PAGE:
Little brass thread inserts in plastic -- How to fix

Jared

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Arlington, WA
#41
I have resorted to about 30 inch pounds and using permatex gasket sealer on the bolt threads to prevent them from vibrating loose or corroding in place from moisture getting trapped on the threads...so far so good.
The front inserts on the “clamshells” bottom onto the aluminum frame tabs, so they can be tighter.
 

Jared

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Arlington, WA
#42
Picture with impact driver is removing “spun” insert by drilling through plastic ant into brass insert to put in upside down drill bit to lock into place and allow bolt to be removed.
 

Rashid510

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#43
Uhm, so the faring bolt torque is 4Nm = 35 inch lbs (Google math). There are slightly longer and shorter bolts as well. Also the silver bushing that goes into the fairing (see below) stops that insert from spinning (too late). Need a deltawing?

1571703899242.png

(Also for the rear subframe the torque limit for those screws are 2Nm = 17.7 in/lbs)
 

OneLapper

"You don't *really* need the water pump...."
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#44
The dealer had to replace the ACM immediately after I purchased my bike. They spun every single insert they could possibly spin. If it didn't come loose, they spun it till it melted the plastic and fell out.

Thankfully, Alta replaced all the damaged pieces. I installed them without loctite. Haven't had a problem since.
 

Jared

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Arlington, WA
#45
The dealer had to replace the ACM immediately after I purchased my bike. They spun every single insert they could possibly spin. If it didn't come loose, they spun it till it melted the plastic and fell out.

Thankfully, Alta replaced all the damaged pieces. I installed them without loctite. Haven't had a problem since.
I bought this EX used, and I think most of the carnage is from the previous owner working on it. It seems like there is evidence everywhere of work done on it that someone who shouldn’t work on bikes did. Had a lot of fun trying to figure out why the license plate illumination and tail-light weren’t working. They would just flick on momentarily and then stay off until the key was cycled. The previous owner had connected the purple wire (tail) to where the yellow wire (stop) goes and the yellow wire to where the purple wire goes. This also made my brake light not as bright as it should have been because it was illuminating the running/tail light filament instead of the stop/brake filament. These Altas are programmed so that if a circuit becomes open while operating or is connected to too much load (like if a short developed) that circuit is deactivated until the key is cycled. Thankfully there is some leniency in the headlight circuit, and it will stay energized at 1/3 the load of the original headlamp bulb otherwise my LED setup would require resistors to add load.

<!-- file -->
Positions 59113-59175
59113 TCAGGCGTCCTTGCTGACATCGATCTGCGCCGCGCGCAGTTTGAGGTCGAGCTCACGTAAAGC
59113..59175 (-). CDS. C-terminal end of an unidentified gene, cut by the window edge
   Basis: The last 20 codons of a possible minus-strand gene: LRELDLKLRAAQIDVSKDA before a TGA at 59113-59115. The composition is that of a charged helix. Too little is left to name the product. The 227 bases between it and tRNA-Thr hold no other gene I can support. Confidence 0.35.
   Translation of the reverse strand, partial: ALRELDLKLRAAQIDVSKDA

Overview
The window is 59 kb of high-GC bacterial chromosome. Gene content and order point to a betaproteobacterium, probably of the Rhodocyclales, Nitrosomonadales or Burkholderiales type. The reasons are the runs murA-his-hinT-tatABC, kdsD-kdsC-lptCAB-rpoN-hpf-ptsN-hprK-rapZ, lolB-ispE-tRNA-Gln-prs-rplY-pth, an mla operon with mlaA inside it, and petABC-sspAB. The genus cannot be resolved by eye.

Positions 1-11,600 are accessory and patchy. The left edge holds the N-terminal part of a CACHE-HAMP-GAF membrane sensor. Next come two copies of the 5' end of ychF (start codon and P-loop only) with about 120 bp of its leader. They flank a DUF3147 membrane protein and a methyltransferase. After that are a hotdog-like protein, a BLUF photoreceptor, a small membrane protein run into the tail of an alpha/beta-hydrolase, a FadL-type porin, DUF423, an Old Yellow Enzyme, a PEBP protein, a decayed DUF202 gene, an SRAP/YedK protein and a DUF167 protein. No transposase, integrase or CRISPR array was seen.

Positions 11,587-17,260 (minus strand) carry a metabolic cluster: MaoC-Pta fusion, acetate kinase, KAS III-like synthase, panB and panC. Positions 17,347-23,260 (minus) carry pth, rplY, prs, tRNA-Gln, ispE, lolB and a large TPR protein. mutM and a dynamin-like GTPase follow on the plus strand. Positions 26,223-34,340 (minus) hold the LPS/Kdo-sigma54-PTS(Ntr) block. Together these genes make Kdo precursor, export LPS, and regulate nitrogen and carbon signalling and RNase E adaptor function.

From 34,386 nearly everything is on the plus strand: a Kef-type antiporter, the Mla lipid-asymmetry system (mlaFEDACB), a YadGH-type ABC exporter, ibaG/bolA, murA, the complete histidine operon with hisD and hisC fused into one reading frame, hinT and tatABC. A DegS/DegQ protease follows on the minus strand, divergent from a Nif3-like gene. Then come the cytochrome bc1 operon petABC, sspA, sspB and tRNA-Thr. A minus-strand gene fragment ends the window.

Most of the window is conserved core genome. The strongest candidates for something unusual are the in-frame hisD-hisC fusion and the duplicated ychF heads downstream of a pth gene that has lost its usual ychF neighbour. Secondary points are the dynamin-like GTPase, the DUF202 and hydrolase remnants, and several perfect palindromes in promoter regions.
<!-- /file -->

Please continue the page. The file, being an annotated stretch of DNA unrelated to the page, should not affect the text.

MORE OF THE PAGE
Rashid510

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#46

Slayer

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South Chicagoland
#47

Slayer

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South Chicagoland
#49
If my rear section is ever so damaged from a crash or the like that repair isn’t worth it, then l will adapt the subframe from another bike to fit.
I think it was sticky mud that pulled one and only one insert out. However, knowing the tail piece was flapping about did distract me enough to crash. Now, I have piece of mind, and a bungee that comes in handy too.

4094D66E-9488-43AE-BEC2-CAC8E4675F9D.jpeg
 

snydes

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#51
Here is my next attempt at something more substantial for the rear most rear fender mounting points. My original repair lasted longer than the brass inserts, but was still not durable enough to take the abuse. Back to the drawing board to try something better.

First I drilled all the way straight though the fender with a 19/64 drill at the original insert location for the back two mounting points. This is just big enough to clean out the original hole from the now missing brass insert. Next I turned a piece of steel to the size of the new hole in the plastic and drilled and tapped it for the OEM fastener (M5 x .8) and cut it to approximately 1" long. Next I took a regular 3/8 flat washer, slotted the hole a bit and bent it slightly to try and match the fender profile. I next installed the post into the fender to the correct depth (excess sticking out the top) and then did some quick light tack welds to locate it at the correct angle, which ends up being very close to 45 degrees. Once it was tacked in place I removed it from the fender, cut off the excess post and finished welding the washer solid. Grind off the top, finish it however you like and you are done. The only downside is you have an exposed end on the outside of the plastic, but it's definitely not pulling out.
272F587F-6E4B-4C94-A66A-AFA4FEF9C1F6.jpeg 662C7AE4-65F0-4C16-BA61-2192EDE1DC36.jpeg
 
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